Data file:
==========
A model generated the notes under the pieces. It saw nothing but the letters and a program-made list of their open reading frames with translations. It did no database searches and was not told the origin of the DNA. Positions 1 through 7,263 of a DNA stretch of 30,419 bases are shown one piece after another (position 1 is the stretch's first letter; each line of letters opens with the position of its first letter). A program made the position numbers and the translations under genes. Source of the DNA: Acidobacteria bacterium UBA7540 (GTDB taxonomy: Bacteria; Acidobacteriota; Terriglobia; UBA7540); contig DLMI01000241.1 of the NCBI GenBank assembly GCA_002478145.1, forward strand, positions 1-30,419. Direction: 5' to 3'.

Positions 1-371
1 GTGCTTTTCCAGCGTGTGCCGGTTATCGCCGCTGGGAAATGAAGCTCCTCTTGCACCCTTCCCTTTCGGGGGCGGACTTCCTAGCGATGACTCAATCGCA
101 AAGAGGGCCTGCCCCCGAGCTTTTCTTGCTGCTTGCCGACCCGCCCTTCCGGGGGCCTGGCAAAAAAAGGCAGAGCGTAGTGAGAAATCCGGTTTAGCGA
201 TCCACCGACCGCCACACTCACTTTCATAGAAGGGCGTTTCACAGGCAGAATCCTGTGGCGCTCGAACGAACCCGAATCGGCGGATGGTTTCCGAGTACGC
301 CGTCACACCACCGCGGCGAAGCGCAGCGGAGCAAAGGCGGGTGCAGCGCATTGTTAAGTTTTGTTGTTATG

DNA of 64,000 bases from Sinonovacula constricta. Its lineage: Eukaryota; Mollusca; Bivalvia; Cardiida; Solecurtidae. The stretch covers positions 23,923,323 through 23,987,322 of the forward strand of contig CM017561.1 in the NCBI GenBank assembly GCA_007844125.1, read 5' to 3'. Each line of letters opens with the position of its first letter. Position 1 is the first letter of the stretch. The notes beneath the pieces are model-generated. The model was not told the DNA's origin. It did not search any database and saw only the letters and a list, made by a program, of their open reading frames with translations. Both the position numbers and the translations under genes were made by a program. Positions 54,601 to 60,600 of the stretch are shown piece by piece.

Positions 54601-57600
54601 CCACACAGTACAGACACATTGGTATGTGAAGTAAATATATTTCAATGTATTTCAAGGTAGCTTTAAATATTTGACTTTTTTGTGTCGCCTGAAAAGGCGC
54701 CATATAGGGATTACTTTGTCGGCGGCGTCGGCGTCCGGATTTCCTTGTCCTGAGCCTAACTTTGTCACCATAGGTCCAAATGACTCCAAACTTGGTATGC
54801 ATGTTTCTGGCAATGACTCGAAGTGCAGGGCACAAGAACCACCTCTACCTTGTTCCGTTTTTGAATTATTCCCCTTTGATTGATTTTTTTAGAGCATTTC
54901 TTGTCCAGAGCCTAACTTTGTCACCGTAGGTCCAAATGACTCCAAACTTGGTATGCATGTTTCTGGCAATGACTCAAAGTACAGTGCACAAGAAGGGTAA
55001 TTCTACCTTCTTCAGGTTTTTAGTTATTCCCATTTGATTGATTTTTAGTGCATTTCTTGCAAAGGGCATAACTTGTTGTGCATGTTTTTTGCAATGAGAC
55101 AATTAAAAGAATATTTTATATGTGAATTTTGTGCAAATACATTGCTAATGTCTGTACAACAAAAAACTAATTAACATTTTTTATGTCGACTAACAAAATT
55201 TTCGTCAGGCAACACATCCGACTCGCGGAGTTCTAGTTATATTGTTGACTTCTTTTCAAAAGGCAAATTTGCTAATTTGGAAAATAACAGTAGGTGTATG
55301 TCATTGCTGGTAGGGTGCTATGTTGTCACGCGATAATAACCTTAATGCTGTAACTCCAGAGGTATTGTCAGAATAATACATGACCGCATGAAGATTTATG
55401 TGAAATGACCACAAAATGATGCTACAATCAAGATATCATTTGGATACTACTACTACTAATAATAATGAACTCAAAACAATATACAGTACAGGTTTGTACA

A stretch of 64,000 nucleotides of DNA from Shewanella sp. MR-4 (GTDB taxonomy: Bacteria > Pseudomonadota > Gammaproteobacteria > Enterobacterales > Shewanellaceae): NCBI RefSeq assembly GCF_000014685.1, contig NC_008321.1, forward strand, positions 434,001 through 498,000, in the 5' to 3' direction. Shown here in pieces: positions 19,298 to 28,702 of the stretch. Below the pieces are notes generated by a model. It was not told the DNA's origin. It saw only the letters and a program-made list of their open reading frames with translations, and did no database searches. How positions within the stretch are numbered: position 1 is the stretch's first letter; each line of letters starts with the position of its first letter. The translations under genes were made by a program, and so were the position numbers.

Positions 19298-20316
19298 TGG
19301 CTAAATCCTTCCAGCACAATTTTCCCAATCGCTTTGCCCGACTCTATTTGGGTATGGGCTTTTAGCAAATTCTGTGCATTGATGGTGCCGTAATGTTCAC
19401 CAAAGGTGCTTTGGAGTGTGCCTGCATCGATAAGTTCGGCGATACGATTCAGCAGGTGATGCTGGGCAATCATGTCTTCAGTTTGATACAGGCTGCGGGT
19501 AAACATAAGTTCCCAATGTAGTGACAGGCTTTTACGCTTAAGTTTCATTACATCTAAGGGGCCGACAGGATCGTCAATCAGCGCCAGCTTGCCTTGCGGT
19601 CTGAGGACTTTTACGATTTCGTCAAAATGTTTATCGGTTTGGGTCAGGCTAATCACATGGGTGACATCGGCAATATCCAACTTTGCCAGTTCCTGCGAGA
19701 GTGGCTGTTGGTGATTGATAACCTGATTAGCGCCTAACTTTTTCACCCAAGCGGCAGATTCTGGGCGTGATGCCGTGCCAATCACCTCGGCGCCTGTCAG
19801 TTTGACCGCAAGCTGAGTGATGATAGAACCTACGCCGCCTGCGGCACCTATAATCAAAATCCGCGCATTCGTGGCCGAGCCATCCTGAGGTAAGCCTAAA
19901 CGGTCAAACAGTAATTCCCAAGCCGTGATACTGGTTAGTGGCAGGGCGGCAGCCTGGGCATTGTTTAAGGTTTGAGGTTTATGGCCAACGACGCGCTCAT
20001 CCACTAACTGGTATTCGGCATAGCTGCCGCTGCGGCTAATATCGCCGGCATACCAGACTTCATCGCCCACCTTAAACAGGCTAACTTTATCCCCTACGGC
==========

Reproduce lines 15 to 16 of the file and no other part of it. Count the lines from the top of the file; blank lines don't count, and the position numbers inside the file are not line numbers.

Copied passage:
55201 TTCGTCAGGCAACACATCCGACTCGCGGAGTTCTAGTTATATTGTTGACTTCTTTTCAAAAGGCAAATTTGCTAATTTGGAAAATAACAGTAGGTGTATG
55301 TCATTGCTGGTAGGGTGCTATGTTGTCACGCGATAATAACCTTAATGCTGTAACTCCAGAGGTATTGTCAGAATAATACATGACCGCATGAAGATTTATG